I was talking to my homeschooling friends today at our co-op school and some of the moms moaned at the mention of birthdays. I remember being a young overwhelmed mom with lots of little ones and a husband who was still learning about how to make me feel loved. I am afraid I cried every year on my birthday for the first decade of marriage!

Thank goodness this life is all a learning process.

And thank goodness for little girls!

Life being a learning process means that we need to be patient with each other. Young husbands tolerate burnt meals and too many toys on the floor while we figure out how to manage raising kids and housekeeping. Young wives endure forgotten birthdays and anniversaries, sometimes feeling their hearts will break, while their husbands slowly dawn awareness that happy home-life revolves around an appreciated woman. Time helps both of these, as we practice on each other and learn how to love and be good to each other. Don't despair, young moms, if you have one of those absent-minded husbands. They eventually learn to remember our birthdays, just as we eventually figure out how to manage our homes and govern our children.

And thank goodness for little girls! . . . because they grow up to copy our consistent modeling. And if our modeling includes celebrating birthdays, showering love on others, demonstrating kindness and sensitivity—it will come back to bless us! Once those little girls grow to even 8 years old, they will start prodding Daddy to buy balloons or flowers or to make a birthday cake. Boys are great too—I love 'em—but many of them have the same awareness deficits as Daddies, and are not always so quick to remember to lavish love on the women in their life. Little girls often delight in planning, card-making, fussing over, decorating and remembering!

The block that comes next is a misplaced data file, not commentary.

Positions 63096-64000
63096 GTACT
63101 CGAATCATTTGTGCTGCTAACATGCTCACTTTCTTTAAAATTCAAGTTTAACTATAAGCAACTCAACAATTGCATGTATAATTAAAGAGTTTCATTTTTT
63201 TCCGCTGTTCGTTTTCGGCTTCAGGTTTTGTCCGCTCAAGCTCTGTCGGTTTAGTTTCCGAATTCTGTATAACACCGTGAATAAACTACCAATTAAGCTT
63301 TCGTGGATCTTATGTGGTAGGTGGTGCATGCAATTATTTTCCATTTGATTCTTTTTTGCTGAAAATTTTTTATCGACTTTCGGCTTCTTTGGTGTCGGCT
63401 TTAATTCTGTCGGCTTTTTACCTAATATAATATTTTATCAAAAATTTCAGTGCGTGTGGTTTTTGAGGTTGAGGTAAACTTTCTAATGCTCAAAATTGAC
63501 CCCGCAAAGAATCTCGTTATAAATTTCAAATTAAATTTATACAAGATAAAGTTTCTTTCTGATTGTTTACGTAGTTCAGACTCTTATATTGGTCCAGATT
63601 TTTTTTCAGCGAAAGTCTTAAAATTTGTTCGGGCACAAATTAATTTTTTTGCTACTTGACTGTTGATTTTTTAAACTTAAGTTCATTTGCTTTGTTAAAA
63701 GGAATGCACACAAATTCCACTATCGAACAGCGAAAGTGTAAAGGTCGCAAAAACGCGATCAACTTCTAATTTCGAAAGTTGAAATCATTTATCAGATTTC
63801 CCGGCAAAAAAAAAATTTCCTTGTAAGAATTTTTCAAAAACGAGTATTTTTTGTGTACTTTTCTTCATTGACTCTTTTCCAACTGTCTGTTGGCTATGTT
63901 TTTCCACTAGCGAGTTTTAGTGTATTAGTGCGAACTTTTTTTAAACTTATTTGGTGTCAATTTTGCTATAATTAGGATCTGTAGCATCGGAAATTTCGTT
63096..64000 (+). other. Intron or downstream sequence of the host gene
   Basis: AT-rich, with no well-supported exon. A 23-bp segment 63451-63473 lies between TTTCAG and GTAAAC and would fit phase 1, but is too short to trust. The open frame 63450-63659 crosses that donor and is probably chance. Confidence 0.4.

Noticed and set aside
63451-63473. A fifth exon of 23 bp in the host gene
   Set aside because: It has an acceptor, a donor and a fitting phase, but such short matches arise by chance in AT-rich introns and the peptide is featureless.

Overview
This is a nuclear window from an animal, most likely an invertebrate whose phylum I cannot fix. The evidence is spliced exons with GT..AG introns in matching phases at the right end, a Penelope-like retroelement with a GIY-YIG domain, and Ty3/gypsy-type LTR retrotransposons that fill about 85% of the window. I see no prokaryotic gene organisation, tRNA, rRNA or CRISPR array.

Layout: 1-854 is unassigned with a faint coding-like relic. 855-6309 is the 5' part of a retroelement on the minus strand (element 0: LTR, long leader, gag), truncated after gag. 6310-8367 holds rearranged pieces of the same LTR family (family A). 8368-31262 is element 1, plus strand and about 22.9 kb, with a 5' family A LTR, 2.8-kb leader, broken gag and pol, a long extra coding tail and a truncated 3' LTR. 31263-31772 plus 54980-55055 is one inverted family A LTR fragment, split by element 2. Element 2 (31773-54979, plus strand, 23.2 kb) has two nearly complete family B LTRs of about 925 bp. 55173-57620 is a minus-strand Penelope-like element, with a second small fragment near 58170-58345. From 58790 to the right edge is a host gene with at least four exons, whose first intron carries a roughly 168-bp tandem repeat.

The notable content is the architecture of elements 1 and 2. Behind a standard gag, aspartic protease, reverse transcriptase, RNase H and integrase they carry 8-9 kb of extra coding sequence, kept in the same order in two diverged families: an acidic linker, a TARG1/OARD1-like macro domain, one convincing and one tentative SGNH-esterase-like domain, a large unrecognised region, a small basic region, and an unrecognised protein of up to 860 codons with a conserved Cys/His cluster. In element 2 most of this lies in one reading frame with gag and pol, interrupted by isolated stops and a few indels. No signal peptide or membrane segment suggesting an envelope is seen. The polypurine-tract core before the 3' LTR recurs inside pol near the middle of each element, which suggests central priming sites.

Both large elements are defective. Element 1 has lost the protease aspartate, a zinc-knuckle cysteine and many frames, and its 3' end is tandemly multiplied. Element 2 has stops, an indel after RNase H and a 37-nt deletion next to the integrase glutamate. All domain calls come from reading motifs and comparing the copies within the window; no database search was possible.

This year, being the mother of 3 girls who have schemed and assigned "to-do's" to my boys, I am being spoiled on my birthday . . . and it is so fun! All the forgotten birthdays are dim in my memory. Grown kids who are good are an enormous pay-back for all the intensive years of having young ones when you really put in huge amounts of caretaking with little recognition.

So, here's an advance "Happy Birthday!" from me to every mom who might feel a little neglected on her special day. You are so very important!

And . . . Happy Birthday to me!